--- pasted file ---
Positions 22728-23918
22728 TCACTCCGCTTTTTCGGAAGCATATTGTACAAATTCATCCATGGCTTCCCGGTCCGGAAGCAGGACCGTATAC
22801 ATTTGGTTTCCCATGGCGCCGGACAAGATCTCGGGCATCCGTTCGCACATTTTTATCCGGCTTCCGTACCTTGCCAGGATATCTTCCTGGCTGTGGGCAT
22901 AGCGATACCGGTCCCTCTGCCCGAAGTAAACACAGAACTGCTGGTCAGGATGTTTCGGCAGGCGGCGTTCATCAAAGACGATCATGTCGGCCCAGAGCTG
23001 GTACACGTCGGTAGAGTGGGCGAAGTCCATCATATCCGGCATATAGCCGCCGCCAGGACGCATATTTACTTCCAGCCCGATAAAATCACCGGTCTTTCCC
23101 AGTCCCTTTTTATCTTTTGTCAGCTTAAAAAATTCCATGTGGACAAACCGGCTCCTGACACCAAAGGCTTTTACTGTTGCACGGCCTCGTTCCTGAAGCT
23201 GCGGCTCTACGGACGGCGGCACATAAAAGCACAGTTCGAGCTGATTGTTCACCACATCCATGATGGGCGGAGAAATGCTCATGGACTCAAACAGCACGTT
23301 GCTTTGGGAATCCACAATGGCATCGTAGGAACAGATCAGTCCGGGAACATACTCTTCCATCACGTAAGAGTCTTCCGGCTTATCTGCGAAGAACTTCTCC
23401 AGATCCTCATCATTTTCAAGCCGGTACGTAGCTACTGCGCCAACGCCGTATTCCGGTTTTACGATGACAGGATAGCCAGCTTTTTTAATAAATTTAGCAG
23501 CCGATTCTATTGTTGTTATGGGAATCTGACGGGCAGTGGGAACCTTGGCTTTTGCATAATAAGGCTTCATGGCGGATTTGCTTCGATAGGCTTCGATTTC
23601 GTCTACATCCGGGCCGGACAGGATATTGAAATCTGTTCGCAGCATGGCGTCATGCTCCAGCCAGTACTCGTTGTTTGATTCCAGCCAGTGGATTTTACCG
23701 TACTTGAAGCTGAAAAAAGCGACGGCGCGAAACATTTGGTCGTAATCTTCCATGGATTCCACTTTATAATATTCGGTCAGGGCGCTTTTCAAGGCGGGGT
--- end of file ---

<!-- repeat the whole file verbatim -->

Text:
Positions 22728-23918
22728 TCACTCCGCTTTTTCGGAAGCATATTGTACAAATTCATCCATGGCTTCCCGGTCCGGAAGCAGGACCGTATAC
22801 ATTTGGTTTCCCATGGCGCCGGACAAGATCTCGGGCATCCGTTCGCACATTTTTATCCGGCTTCCGTACCTTGCCAGGATATCTTCCTGGCTGTGGGCAT
22901 AGCGATACCGGTCCCTCTGCCCGAAGTAAACACAGAACTGCTGGTCAGGATGTTTCGGCAGGCGGCGTTCATCAAAGACGATCATGTCGGCCCAGAGCTG
23001 GTACACGTCGGTAGAGTGGGCGAAGTCCATCATATCCGGCATATAGCCGCCGCCAGGACGCATATTTACTTCCAGCCCGATAAAATCACCGGTCTTTCCC
23101 AGTCCCTTTTTATCTTTTGTCAGCTTAAAAAATTCCATGTGGACAAACCGGCTCCTGACACCAAAGGCTTTTACTGTTGCACGGCCTCGTTCCTGAAGCT
23201 GCGGCTCTACGGACGGCGGCACATAAAAGCACAGTTCGAGCTGATTGTTCACCACATCCATGATGGGCGGAGAAATGCTCATGGACTCAAACAGCACGTT
23301 GCTTTGGGAATCCACAATGGCATCGTAGGAACAGATCAGTCCGGGAACATACTCTTCCATCACGTAAGAGTCTTCCGGCTTATCTGCGAAGAACTTCTCC
23401 AGATCCTCATCATTTTCAAGCCGGTACGTAGCTACTGCGCCAACGCCGTATTCCGGTTTTACGATGACAGGATAGCCAGCTTTTTTAATAAATTTAGCAG
23501 CCGATTCTATTGTTGTTATGGGAATCTGACGGGCAGTGGGAACCTTGGCTTTTGCATAATAAGGCTTCATGGCGGATTTGCTTCGATAGGCTTCGATTTC
23601 GTCTACATCCGGGCCGGACAGGATATTGAAATCTGTTCGCAGCATGGCGTCATGCTCCAGCCAGTACTCGTTGTTTGATTCCAGCCAGTGGATTTTACCG
23701 TACTTGAAGCTGAAAAAAGCGACGGCGCGAAACATTTGGTCGTAATCTTCCATGGATTCCACTTTATAATATTCGGTCAGGGCGCTTTTCAAGGCGGGGT